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Summary:

Thirty-six percent of American consumers use their mobile phones as entertainment devices, says a new survey from Deloitte & Touche, up from…

Thirty-six percent of American consumers use their mobile phones as entertainment devices, says a new survey from Deloitte & Touche, up from 24 percent eight months ago. Unsurprisingly, usage skews young: 62 percent of those between ages 13 and 24 use their phones for entertainment, and just under half of those aged 25 to 41. Twenty percent of respondents also say they watch video on their handsets daily or almost daily.

The results raise a couple of questions. First, what caused the dramatic increase in the number of people using their phone for entertainment content over the past eight months? Handset upgrade cycles likely played some role, while growing awareness of the multimedia content on offer and the media functionality of handsets contributed as well. The second question is if a fifth of US mobile subscribers really are viewing mobile video on a regular basis, who’s making money from it? That figure seems suspiciously high, though the previous installment of the survey was conducted online, cutting out anybody without internet access, and presumably inflating the overall usage figures somewhat.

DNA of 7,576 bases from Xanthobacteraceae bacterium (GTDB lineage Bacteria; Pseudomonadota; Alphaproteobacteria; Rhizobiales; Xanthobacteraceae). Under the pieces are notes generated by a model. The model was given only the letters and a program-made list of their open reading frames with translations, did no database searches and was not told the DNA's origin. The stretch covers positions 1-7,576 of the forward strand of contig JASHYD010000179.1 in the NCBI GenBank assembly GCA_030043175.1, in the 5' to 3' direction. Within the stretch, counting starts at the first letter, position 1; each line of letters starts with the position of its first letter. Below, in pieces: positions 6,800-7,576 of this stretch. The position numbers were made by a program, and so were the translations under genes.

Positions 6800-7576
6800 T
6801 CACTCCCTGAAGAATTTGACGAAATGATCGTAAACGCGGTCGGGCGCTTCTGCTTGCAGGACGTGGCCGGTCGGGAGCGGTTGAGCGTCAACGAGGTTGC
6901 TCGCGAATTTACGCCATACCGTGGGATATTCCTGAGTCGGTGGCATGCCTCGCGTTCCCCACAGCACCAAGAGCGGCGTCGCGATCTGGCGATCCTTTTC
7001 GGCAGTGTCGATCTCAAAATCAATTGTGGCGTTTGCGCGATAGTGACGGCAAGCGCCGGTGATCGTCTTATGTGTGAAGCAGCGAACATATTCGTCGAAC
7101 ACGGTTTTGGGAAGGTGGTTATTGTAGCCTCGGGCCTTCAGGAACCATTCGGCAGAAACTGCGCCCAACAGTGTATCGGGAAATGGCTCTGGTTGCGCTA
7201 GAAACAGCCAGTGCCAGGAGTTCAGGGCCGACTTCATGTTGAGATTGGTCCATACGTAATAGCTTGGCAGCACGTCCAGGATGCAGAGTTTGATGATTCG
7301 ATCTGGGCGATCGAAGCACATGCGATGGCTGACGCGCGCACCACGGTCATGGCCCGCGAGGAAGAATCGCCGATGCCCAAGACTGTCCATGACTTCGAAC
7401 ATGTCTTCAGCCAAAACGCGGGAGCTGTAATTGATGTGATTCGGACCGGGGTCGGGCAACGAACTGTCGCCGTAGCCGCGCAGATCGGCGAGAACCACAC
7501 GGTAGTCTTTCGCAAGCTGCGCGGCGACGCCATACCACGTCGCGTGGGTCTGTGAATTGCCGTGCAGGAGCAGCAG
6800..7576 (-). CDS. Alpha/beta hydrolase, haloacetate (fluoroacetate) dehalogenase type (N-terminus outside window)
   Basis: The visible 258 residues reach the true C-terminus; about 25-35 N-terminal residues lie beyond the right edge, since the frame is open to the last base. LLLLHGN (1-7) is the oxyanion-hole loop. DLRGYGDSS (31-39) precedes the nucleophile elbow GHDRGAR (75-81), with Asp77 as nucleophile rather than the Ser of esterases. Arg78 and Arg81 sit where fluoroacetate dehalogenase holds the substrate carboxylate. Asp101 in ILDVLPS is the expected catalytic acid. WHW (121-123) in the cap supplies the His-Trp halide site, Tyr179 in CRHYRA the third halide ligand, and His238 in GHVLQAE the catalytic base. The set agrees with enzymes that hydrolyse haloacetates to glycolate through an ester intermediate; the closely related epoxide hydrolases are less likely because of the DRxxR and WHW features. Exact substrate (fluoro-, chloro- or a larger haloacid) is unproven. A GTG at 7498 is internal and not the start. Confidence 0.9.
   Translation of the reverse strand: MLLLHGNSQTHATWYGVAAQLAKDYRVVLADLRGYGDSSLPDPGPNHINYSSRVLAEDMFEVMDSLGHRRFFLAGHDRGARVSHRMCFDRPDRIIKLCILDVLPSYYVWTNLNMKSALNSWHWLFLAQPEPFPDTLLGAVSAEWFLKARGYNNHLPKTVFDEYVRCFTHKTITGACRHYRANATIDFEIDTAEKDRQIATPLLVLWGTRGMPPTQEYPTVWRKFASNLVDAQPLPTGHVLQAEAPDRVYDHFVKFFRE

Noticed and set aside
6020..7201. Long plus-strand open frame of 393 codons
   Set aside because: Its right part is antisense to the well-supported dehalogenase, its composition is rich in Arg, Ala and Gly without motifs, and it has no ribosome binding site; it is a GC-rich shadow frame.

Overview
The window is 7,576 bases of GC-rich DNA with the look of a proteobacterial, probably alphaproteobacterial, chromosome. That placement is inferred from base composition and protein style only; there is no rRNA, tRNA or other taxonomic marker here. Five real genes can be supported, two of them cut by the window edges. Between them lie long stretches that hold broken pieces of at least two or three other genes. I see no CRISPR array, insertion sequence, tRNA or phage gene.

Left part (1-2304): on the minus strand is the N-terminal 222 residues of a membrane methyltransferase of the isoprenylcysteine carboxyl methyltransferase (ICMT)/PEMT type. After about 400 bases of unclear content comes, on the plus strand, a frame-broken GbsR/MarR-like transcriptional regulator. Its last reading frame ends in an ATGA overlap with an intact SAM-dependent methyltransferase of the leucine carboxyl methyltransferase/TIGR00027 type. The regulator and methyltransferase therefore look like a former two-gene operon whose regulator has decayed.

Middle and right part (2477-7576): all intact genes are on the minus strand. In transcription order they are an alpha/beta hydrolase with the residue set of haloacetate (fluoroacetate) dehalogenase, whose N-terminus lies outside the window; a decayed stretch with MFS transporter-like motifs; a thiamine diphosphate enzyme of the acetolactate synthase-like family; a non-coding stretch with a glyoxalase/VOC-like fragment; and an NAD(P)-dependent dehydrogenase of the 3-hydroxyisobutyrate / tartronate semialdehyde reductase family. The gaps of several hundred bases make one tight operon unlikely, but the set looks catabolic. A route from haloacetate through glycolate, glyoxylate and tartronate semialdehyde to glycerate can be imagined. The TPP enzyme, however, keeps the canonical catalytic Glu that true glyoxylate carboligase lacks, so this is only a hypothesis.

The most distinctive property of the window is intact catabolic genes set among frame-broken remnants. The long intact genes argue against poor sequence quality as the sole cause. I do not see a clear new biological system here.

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  1. Have they defined "mobile entertainment?" I don't see this (key term) defined anywhere on their site.

  2. that's a really relevant question from Jamie. I suspect this is like the old "rise of mugging" stories: as people get familiar with a term they use it. So now people are classifying entertainment differently (eg maybe now looking at the photo, or taking it is entertainmen); and maybe a coolness, over-estimating effect

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